This guide provides a brief explanation of each page in the report, and some suggestions on how to use the results. 

Monthly Sales

Compares monthly sales over the trailing 12 months (TTM) to the previous 12 months. The current month will be a lighter color when it’s a partial month.

Sales are reported in the period they are generated, for example, the date the invoice is issued. Sales include all items on the invoice or receipt, including deposits or prepayments. 

Trending of Total Sales over Trailing 12 Months

Use this chart to quickly see if annual sales are trending up or down, and compare sales totals to prior periods. The sales amount for each month is the sum of all sales over the previous 12 months. For example, the sales total for September 2020 is the total of all sales from October 2019 through September 2020.

Ways To Use It

Spot flat or decreasing annual sales earlier than before! Because each month is the total sales of the prior 12 months, an upward line visually shows that annual sales are increasing. If the line starts to flatten or turn down, then sales have stopped growing. The comparison to the prior period (ie, 13 to 24 months ago) illustrates if sales are trending better or worse than a year ago.

Sales and Incoming Cash

Most accounting packages have sales reports and cash reports but they are typically separate reports. Seeing sales and cash side-by-side illustrates the lag between closing sales and collecting cash, and it helps highlight potential cash flow problems often obscured by growing sales. 

Sales are reported in the period they are generated, for example, the date the invoice is issued. Sales include all items on the invoice or receipt, including deposits or prepayments. Cash collections are recorded in the period the receipt is issued or the payment is recorded. For example, a deposit won’t be reported as cash collected until the deposit is applied as a payment.

Ways To Use It

Check that cash collections are lagging sales by the expected time, eg, about one month if sales terms are net-30.

You can anticipate potential cash flow problems by comparing the total accounts receivable outstanding to cash collected. If A/R is increasing more quickly than sales, and collections are falling behind, then operational changes or additional funding might be needed.

New & Repeat Sales

The table presents a summary of sales to new and repeat customers. New customers are those who purchased from you for the first time during the reporting period, and new sales are the total of those first-time purchases. Repeat customers are defined as those who purchased a second time (or more) and repeat sales is the total of those purchases. 

The chart compares the average size of a new sale compared to a repeat sale over the last 13 quarters, if available.

Ways To Use It

Acquiring new customers is necessary but it can also be expensive. Great businesses focus on retaining customers and growing repeat business to earn back those acquisition costs and boost profits. Research by Bain & Co was one of the first to study the value of loyal customers.

Customer and Net Revenue Retention Trends

Customer and net revenue retention are calculated for the current and prior periods and presented as two trend lines. The customer retention trend on its own shows how well customers are being retained. As fewer customers are being retained (ie, more are being lost), businesses must acquire new customers and/or sell more to existing customers to keep growing revenue.

The net revenue retention (NRR) trend shows how those existing customers are increasing or decreasing spending, including a decrease all the way to zero (ie, a churned customer). The NRR trend line can exceed 100% if enough customers are increasing purchases from period to period.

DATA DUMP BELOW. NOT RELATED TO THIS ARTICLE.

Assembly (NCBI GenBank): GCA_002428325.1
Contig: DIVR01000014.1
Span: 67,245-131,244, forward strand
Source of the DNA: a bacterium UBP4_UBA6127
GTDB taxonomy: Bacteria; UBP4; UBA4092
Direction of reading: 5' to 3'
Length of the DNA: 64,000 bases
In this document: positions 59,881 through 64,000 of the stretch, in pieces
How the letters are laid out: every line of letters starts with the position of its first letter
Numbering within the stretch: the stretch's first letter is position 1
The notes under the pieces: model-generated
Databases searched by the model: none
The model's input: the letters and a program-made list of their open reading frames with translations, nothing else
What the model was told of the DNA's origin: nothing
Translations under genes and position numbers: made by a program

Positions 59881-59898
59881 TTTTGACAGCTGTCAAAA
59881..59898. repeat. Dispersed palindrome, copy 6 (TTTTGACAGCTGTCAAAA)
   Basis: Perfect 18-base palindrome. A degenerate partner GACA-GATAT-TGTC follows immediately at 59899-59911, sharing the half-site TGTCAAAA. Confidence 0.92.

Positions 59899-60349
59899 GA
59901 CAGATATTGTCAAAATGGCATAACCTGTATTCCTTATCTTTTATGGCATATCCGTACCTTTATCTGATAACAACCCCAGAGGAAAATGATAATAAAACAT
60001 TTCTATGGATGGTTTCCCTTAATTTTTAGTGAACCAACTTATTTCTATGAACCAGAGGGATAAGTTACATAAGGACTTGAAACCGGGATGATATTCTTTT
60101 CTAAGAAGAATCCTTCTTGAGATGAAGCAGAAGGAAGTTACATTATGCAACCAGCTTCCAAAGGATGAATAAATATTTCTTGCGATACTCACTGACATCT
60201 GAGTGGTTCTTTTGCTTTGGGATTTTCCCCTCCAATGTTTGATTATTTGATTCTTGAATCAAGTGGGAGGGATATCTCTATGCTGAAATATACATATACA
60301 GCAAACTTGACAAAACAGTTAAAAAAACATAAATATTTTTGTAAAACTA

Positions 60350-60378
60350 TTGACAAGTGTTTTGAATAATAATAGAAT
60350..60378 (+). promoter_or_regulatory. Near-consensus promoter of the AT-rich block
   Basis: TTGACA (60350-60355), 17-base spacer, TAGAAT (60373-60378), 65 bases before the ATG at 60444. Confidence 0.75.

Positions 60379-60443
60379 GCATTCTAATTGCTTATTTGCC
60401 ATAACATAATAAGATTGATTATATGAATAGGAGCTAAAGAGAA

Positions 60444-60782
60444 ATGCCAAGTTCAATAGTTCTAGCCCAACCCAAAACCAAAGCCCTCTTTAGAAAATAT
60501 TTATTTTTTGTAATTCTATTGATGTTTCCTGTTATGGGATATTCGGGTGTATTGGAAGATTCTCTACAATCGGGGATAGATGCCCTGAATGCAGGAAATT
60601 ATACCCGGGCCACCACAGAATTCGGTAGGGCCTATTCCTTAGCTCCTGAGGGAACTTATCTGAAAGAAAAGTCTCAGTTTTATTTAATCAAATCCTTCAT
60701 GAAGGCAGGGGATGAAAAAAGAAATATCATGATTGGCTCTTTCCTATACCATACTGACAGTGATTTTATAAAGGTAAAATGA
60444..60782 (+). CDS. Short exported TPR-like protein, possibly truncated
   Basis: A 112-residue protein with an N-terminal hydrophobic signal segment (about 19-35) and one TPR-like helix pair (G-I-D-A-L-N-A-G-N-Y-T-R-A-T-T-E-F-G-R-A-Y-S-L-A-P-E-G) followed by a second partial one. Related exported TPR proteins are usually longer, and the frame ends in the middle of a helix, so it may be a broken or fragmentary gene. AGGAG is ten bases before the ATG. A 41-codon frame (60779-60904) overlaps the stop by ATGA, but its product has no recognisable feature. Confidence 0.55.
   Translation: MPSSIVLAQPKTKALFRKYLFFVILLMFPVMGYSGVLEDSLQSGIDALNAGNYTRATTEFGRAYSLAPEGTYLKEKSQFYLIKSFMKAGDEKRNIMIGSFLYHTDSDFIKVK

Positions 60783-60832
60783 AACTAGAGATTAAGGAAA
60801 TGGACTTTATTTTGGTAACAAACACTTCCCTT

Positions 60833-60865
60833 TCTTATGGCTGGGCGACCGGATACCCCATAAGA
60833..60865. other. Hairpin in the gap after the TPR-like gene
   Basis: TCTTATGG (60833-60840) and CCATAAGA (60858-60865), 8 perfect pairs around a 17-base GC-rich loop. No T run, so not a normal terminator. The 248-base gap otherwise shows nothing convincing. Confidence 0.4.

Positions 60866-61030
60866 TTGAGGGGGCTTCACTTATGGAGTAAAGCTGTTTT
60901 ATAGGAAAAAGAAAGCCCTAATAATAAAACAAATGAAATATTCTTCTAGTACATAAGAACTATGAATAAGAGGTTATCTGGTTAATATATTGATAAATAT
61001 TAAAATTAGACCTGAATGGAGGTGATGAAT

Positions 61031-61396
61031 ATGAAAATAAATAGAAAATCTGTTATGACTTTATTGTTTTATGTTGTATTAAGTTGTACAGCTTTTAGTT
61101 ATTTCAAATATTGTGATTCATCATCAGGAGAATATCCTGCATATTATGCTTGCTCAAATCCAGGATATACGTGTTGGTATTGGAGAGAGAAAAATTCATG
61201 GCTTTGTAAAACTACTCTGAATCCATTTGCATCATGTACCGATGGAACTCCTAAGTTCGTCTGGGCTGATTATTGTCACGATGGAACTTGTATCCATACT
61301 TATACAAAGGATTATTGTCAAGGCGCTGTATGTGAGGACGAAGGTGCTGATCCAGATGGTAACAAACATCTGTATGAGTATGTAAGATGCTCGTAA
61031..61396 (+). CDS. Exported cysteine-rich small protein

The retention reporting period is automatically selected based on overall customer purchasing patterns. For example, if most customers buy at least once a year but as frequently as every quarter, then 12 months will be used. A different retention period can be selected in your company profile.

Ways To Use It

Customer and revenue retention goals will vary by business and industry. For example, great software-as-a-service companies (eg, Docusign, HubSpot, Salesforce) will have customer retention and NRR rates as high as 110% or 120% or more.

But every business can benefit from tracking retention metrics and understanding why they are changing. For example, falling customer retention and rising NRR can be a good thing! It might be capturing that the “wrong” customers are leaving while the “right” ones are staying and increasing their spending. 

On the other hand, if both retention metrics are falling together then sales troubles may lie ahead. The combination of losing customers and retaining customers who decrease spending means that more and more new customers have to be won in order to keep sales high and growing. Once your new customer wins begin to slip, sales targets may be quickly missed.

Customer and Net Revenue Retention

Customer retention is simply how many customers were retained from one period to the next. A result of 100% means every customer was retained. 

Net revenue retention (NRR) is a more comprehensive retention metric because it tells a more complete revenue story of existing customers, by analyzing how customers increased or decreased spending. It answers the question of what your top-line revenue would do if you did not gain one more customer, and it can exceed 100%. Read more about both customer and net revenue retention.

The customer and net revenue retention table summarizes how many customers are new or reengaged, retained, or lost (aka, churned), and the changes in their purchases.

  • New customers are those who made their first purchase during the reporting period. Reengaged customers are those who “churned” because they didn’t purchase during the prior retention period, but purchased again during the most recent period. They are often customers that were “lost” but “won back.” 
    • Their total sales is the sum of all sales from new and reengaged customers during the retention period.
  • Retained customers are those who purchased during both the prior and current retention periods. These are typically the most loyal and repeat customers.
    • Their change in total sales is how much they increased or decreased their total spending while still remaining active customers.
  • Churned customers are “lost” customers because they purchased before the current retention period but not during the retention period. 
    • Their “churned sales” is the total amount they spent in the prior period that was lost (or not spent) in the current period.